In 2009, he was given the responsibility of serving the council, which he continued to do until he was elected mayor in 2017.

The Democratic mayor of neighbouring Jersey City, Steven Fulop, told JI that he and Bhalla first linked when they stood for their respective city councils, each of them taking on established interests in the area. Bhalla was one of the candidates challenging these interests. 

Bhalla's council responsibilities involved "extremely localised issues. We had a hospital that was in trouble, and we needed to make an economic turnaround," he stated, adding that "organising our finances was crucial." He commented that Hoboken is a popular area to live, especially for those who desire proximity to Manhattan without the price tag – the same reason he moved there in the first place. There was a time when nobody wanted anything to do with Hoboken. It was a depressed, industrial city. Maintaining urban expansion at acceptable levels and making the city a desirable place to settle and raise a family are his goals.

Focusing on supporting culturally diverse communities 

Bhalla has also made an effort to show consideration for the various communities that make up the city, such as the Jewish community. In 2020, he became a supporter of the initiative known as Mayors Together Against Antisemitism, which was spearheaded by the American Jewish Committee and the United States Conference of Mayors.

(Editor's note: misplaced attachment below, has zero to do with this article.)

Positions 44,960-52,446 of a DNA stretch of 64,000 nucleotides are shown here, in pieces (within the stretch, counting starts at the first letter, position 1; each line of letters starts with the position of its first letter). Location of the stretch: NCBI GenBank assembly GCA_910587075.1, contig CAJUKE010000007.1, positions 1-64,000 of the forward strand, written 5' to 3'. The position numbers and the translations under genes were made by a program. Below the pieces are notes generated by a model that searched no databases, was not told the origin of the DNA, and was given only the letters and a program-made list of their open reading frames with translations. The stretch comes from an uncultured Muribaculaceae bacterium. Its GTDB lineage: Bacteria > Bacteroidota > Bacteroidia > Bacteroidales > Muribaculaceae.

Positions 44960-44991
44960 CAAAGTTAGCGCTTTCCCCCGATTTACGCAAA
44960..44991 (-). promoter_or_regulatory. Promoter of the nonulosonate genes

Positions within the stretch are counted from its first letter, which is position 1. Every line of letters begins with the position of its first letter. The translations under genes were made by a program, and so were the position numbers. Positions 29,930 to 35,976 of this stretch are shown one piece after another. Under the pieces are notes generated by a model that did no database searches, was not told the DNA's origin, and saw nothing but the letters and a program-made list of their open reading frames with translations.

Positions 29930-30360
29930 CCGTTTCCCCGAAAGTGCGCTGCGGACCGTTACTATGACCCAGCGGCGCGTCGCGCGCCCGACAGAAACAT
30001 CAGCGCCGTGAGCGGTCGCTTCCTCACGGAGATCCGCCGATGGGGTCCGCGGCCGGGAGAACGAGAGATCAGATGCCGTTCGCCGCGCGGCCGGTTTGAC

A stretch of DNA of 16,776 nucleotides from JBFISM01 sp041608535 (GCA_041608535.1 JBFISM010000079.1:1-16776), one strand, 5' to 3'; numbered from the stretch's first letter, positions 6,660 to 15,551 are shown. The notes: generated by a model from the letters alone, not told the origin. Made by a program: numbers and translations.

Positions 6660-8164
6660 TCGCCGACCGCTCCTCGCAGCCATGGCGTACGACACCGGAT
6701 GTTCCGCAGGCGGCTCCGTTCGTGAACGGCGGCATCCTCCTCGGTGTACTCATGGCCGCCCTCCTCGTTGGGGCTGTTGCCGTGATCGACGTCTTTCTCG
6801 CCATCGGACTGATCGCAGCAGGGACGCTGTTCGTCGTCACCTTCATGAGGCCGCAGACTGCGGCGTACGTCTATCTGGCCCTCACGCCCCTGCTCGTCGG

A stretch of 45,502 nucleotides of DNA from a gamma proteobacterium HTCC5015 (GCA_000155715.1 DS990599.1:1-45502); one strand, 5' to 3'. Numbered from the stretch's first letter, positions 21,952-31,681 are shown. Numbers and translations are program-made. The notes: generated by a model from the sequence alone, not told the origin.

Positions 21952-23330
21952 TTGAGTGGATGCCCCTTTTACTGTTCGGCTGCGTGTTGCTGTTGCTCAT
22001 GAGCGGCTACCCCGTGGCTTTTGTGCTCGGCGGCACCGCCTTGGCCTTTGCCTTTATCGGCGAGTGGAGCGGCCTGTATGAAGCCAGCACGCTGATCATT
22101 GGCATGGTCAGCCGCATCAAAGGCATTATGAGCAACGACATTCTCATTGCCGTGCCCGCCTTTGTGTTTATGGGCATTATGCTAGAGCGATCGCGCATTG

The Anti-Defamation League reported a 73% increase in antisemitic events in New Jersey between 2018 and 2019. The initiative now includes over 620 mayors from 49 states and the District of Columbia. Levy remarked, "Since he is a member of another religious minority, he understands the specific requirements of the minority communities in such a diversified community."

Bhalla has become acquainted with the local Jewish community, meeting with members to celebrate holidays such as Hanukkah and to face challenges like antisemitism. His daughter attended a Jewish preschool in the city, and he has talked with the parents of her classmates who were absolutely frightened of a massacre being repeated here in Hoboken, he observed.

After the shooting at a Jewish grocery shop in Jersey City in December 2019, Hoboken police officers were dispatched to assist as first responders. Bhalla additionally spoke with Jewish leaders following the tragedy. The Hoboken community was understandably terrified. They had to increase security patrols at local synagogues. 

Bhalla joined up for an AJC trip to Israel that connected American mayors with their Israeli counterparts after the shooting. However, the trip was cancelled due to the coronavirus pandemic, which Bhalla said has been his greatest struggle as president. When they  had just one case of COVID in mid-March of 2020, he was the first mayor in the country to close pubs and eateries.

Bhalla shares that he was always advised by people that he was doing political suicide by taking such politically driven initiatives. However, he says that all the effort is worth it if he saves even one life throughout his political career. 


*Based on an article by Gabby Deutch, published in Jewish Insider on 5th May 2021